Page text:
Carbonates on Mars

Head (vessel) Evidence for carbonates on Mars was first discovered in 2008. Previously, most remote sensing instruments such as OMEGA and THEMIS—sensitive to infrared emissivity spectral features of carbonates—had not suggested the presence of carbonate outcrops,[1] at least at the 100 m or coarser spatial scales available from the returned data.[2]

Though ubiquitous, a 2003 study of carbonates on Mars showed that they are dominated by Magnesite (MgCO3) in Martian dust had mass fractions less than 5% and could have formed under current atmospheric conditions.[3] Furthermore, with the exception of the surface dust component, by 2007 carbonates had not been detected by any in situ mission, even though mineralogic modeling did not preclude small amounts of calcium carbonate in Independence class rocks of Husband Hill in Gusev crater[4] (note: An IAU naming convention within Gusev is not yet established).

PIA19816-Mars-EstimatingCarbon-Orbiters-20150902
Estimating carbon in the Nili Fossae plains region of Mars from orbiters (2 September 2015).

Remote sensing data

The first successful identification of a strong infrared spectral signature from surficial carbonate minerals of local scale (< 10 km²) was made by the MRO-CRISM team.[5] Spectral modeling in 2007 identified a key deposit in Nili Fossae dominated by a single mineral phase that was spatially associated with olivine outcrops. The dominant mineral appeared to be magnesite, while morphology inferred with HiRISE and thermal properties suggested that the deposit was lithic. Stratigraphically, this layer appeared between phyllosilicates below and mafic cap rocks above, temporally between the Noachian and Hesperian eras. Even though infrared spectra are representative of minerals to less than ≈0.1 mm depths[6] (in contrast to gamma spectra which are sensitive to tens of cm depths),[7] stratigraphic, morphologic, and thermal properties are consistent with the existence of the carbonate as outcrop rather than alteration rinds. Nevertheless, the morphology was distinct from typical terrestrial sedimentary carbonate layers suggesting formation from local aqueous alteration of olivine and other igneous minerals. However, key implications were that the alteration would have occurred under moderate pH and that the resulting carbonates were not exposed to sustained low pH aqueous conditions even as recently as the Hesperian. This increased the likelihood of local and regional scale geologic conditions on Mars that were favorable to analogs of terrestrial biological activity over geologically significant intervals.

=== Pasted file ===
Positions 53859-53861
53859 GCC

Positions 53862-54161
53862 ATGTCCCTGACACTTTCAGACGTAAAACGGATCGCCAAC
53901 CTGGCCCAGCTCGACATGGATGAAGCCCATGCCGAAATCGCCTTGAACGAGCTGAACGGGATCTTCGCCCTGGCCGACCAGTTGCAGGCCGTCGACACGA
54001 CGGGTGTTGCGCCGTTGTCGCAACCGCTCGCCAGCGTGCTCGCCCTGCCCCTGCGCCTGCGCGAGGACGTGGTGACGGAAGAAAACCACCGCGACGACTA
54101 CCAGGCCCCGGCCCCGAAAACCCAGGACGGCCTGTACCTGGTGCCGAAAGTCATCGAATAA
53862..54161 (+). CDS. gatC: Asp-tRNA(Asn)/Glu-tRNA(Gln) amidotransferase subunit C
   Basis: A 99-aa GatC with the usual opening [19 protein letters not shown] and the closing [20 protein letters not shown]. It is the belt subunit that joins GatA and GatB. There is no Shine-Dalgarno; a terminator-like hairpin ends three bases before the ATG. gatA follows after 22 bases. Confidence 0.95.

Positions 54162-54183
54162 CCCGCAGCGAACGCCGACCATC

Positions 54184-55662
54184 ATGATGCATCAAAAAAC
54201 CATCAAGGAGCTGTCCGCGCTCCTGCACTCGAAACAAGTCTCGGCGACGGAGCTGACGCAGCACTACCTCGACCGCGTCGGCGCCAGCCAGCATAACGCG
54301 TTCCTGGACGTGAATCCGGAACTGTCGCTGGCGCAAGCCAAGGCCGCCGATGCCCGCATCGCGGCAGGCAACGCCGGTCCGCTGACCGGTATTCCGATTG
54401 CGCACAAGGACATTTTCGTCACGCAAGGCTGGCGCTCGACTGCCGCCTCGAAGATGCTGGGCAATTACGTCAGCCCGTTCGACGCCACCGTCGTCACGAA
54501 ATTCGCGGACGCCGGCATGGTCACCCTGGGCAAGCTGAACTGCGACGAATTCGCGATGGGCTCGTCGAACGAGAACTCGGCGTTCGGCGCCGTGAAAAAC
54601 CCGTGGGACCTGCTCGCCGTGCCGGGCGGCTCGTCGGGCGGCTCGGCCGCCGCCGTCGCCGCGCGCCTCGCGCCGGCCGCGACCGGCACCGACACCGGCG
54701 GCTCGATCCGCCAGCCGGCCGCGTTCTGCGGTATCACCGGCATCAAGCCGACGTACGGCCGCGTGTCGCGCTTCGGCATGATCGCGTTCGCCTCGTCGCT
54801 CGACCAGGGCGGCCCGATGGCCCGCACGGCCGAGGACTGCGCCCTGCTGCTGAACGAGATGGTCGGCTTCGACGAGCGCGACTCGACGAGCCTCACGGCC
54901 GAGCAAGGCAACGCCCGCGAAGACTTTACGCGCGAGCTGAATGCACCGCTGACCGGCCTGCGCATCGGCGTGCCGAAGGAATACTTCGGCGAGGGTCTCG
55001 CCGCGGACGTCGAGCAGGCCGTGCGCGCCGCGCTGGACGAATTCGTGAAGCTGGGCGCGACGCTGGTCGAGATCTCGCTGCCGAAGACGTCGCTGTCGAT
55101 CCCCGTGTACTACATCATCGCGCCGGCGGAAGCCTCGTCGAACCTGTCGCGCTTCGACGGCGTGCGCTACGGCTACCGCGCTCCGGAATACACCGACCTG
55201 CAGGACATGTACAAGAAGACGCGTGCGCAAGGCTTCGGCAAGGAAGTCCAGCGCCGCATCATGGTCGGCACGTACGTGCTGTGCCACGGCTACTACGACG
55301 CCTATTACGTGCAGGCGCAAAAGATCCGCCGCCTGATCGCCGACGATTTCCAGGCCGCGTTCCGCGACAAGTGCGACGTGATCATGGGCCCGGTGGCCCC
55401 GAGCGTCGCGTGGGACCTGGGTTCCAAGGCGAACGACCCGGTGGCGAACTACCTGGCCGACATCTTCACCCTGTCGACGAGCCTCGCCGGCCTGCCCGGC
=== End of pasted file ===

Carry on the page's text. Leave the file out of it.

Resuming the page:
As of 2012, the absence of more extensive carbonate deposits on Mars was thought by some scientists to be due to global dominance of low pH aqueous environments.[8] Even the least soluble carbonate, siderite (FeCO3), precipitates only at a pH greater than 5.[9][10]

Evidence for significant quantities of carbonate deposits on the surface began to increase in 2008 when the TEGA and WCL experiments on the 2007 Phoenix Mars lander found between 3–5wt% calcite (CaCO3) and an alkaline soil.[11] In 2010 analyses by the Mars Exploration Rover Spirit, identified outcrops rich in magnesium-iron carbonate (16–34 wt%) in the Columbia Hills of Gusev crater, most likely precipitated from carbonate-bearing solutions under hydrothermal conditions at near-neutral pH in association with volcanic activity during the Noachian era.[12]

After Spirit Rover stopped working scientists studied old data from the Miniature Thermal Emission Spectrometer, or Mini-TES and confirmed the presence of large amounts of carbonate-rich rocks, which means that regions of the planet may have once harbored water. The carbonates were discovered in an outcrop of rocks called "Comanche."[13][14]

Carbonates (calcium or iron carbonates) were discovered in a crater on the rim of Huygens Crater, located in the Iapygia quadrangle. The impact on the rim exposed material that had been dug up from the impact that created Huygens. These minerals represent evidence that Mars once had a thicker carbon dioxide atmosphere with abundant moisture. These kind of carbonates only form when there is a lot of water. They were found with the Compact Reconnaissance Imaging Spectrometer for Mars (CRISM) instrument on the Mars Reconnaissance Orbiter. Earlier, the instrument had detected clay minerals. The carbonates were found near the clay minerals. Both of these minerals form in wet environments. It is supposed that billions of years age Mars was much warmer and wetter. At that time, carbonates would have formed from water and the carbon dioxide-rich atmosphere. Later the deposits of carbonate would have been buried. The double impact has now exposed the minerals. Earth has vast carbonate deposits in the form of limestone.[15]